The lyrics to the Commodores song - with the exception of the title - have nothing at all to do with how I feel about Sundays.  I love the laziness of Sunday mornings - nothing to accomplish except to get to Mass, no chores waiting, no rushing to get out the door for school or work.  I get up when I want, play on the computer, cuddle with the cat and make a pot of tea.  Oh, the tea!  Not a hurried, dump some hot water in a commuter mug tea, but an honest-to-goodness pot of tea to relax with and enjoy.

I can take a long shower.  Watch CBS' Sunday Morning.  Catch up on some email.  Check to see if spring is here yet (it's not).

Ooh that's why I'm easy
I'm easy like Sunday morning
That's why I'm easy
I'm easy like Sunday morning!

During Lent, Sundays are a little reprieve from our Lenten fast.  Since Sundays are always days of celebration (like a mini-Easter every week) and never a day of penance, we can choose to forego our Lenten fast.  It's a little reminder of the joy of the Resurrection.

Ooh that's why I'm easy
I'm easy like Sunday morning
That's why I'm easy
I'm easy like Sunday morning!

For a lot of us, Sundays mean a family dinner, a lazy day on the couch to watch sports, or a family outing.  It's a day of rest - ordained by God.  Enjoy!

40 Days of Gratitude: Day Four

Okay, maybe this is a bit shallow, but my iPhone makes both my work and home life much easier, and more organized.  Plus, who doesn't like to carry a bit of fun around with them everywhere they go? 

40 Days of Gratitude: Day Three

Today I am grateful for an order of Franciscan Sisters who are very dear to me and my family.  Their faith, holiness, love, humor and counsel have sustained us in so many ways.  Our children have grown up with this example of selfless love and joy, working alongside the Sisters on their farm, baking bread in their kitchen and playing games with them in their fields.

A genuine blessing in my family's lives, and I am grateful.

"Hold still, you've got something on your forehead"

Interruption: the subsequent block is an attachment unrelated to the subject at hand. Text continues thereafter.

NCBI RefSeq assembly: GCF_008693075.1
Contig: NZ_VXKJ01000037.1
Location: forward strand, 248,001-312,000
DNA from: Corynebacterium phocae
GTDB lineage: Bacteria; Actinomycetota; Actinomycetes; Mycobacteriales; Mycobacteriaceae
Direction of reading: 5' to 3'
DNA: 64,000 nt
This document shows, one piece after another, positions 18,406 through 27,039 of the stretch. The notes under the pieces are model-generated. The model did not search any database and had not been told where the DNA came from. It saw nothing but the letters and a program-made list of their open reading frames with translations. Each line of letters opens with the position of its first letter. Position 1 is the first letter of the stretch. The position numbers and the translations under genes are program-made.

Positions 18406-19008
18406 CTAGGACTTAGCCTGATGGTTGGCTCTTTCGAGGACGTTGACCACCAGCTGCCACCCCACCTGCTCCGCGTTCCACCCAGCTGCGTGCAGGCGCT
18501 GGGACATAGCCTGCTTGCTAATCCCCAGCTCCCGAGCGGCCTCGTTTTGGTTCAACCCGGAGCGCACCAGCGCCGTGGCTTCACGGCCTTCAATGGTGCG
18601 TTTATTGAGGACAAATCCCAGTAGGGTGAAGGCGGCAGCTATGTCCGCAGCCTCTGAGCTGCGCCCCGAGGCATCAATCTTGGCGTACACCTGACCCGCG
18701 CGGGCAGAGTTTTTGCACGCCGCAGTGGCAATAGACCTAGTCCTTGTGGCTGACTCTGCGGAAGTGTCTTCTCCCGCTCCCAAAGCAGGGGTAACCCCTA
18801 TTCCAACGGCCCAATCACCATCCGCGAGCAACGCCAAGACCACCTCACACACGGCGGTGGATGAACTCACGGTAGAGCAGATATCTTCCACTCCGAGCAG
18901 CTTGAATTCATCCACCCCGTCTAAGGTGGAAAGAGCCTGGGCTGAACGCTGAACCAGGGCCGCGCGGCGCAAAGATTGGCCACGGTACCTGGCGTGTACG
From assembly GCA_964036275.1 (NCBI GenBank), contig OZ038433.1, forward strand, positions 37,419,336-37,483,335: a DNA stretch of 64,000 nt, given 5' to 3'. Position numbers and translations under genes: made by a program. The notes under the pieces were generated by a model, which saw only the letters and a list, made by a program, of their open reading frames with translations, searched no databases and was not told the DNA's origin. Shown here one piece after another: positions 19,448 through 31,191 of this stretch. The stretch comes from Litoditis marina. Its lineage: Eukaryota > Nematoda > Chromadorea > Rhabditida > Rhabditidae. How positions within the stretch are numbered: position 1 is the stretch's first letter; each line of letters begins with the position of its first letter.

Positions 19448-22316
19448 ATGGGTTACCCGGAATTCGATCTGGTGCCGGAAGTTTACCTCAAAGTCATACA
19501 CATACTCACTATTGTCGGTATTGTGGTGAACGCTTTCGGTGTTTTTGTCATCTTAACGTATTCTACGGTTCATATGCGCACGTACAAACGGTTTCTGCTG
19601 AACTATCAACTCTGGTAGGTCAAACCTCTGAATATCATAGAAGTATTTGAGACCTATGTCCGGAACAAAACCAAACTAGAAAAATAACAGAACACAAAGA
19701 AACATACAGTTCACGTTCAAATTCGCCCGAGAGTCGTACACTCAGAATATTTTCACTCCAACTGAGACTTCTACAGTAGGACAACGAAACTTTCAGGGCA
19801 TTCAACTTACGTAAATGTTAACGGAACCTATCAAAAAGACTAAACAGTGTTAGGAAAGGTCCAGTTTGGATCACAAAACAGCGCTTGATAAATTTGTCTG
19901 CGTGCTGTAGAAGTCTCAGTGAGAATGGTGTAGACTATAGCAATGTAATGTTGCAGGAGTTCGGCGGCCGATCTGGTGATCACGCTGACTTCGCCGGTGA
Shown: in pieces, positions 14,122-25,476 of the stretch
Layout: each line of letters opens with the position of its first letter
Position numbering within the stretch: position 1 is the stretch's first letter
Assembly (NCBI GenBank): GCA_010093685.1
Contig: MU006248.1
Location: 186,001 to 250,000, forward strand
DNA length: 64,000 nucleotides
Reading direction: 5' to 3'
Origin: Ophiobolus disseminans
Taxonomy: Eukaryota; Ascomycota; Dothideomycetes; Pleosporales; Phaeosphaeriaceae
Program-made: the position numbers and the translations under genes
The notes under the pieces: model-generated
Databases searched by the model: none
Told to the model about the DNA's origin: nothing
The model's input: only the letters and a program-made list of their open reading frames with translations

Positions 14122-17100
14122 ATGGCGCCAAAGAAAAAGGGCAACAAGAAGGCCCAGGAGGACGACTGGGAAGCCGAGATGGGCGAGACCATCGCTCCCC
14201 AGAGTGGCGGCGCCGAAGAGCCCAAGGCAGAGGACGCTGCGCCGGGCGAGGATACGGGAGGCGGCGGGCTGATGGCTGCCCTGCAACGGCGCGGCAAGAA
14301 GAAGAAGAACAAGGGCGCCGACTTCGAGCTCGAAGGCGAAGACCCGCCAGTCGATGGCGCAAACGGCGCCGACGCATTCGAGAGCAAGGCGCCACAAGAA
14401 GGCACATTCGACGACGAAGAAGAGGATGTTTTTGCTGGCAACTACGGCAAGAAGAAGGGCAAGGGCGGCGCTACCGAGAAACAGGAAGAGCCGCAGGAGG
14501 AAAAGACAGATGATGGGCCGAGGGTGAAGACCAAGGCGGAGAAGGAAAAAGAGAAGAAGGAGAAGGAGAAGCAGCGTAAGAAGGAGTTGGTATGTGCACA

Loved this from NPR:  "Excuse me, you have something on your forehead" - a photo essay on Ash Wednesday.

3 Good Things Thursday

1.  Thought-provoking Lenten questions from And Sometimes Tea:  what's keeping you from making spiritual progress?  More importantly, what can you do about it this Lent?

2. Do we Catholics owe Mr. Obama a big "thank you"?  Dr. Janet Smith says we do!

3.  I know we're only one day into Lent, but I'm betting some of you are already struggling with your chosen Lenten penance.  Well, read this:   a day in the life of Pope Benedict.  Given the fact that he's 84 years old, and his typical day begins at 5 a.m. and never ends before 11 p.m., your sacrifice will seem like a cakewalk!

40 Days of Gratitude: Day Two

This is my desk at work.  I am extremely grateful for my job.  I get to work with amazing people:  smart, funny, faithful people, and delve into topics that fascinate and enthrall me,and hopefully enrich the lives of others.  My job is meaningful and fun.  I am truly blessed.

Hard Spiritual Lessons

My evening prayers included this:

God, our loving Father, you forgive our every ill.
You forgive our guilt; lead us to mend our ways.
You fill our life with good things; fill us with love and mercy toward one another.
You remember we are dust; raise us with all our beloved dead to life in Christ.

All good - all hard.  We are guilty of sin against God and others, and we need forgiveness.  We need to be merciful to others - even when we don't want to.  We have to face our mortality, and the mortality of those we love.

Sometimes, it seems that ALL our spiritual lessons are hard ones.  At least that's the way I've been feeling lately.  Life itself is burdensome, and God seems far away.  Faith is a quickly unraveling string, and my hold is tenuous.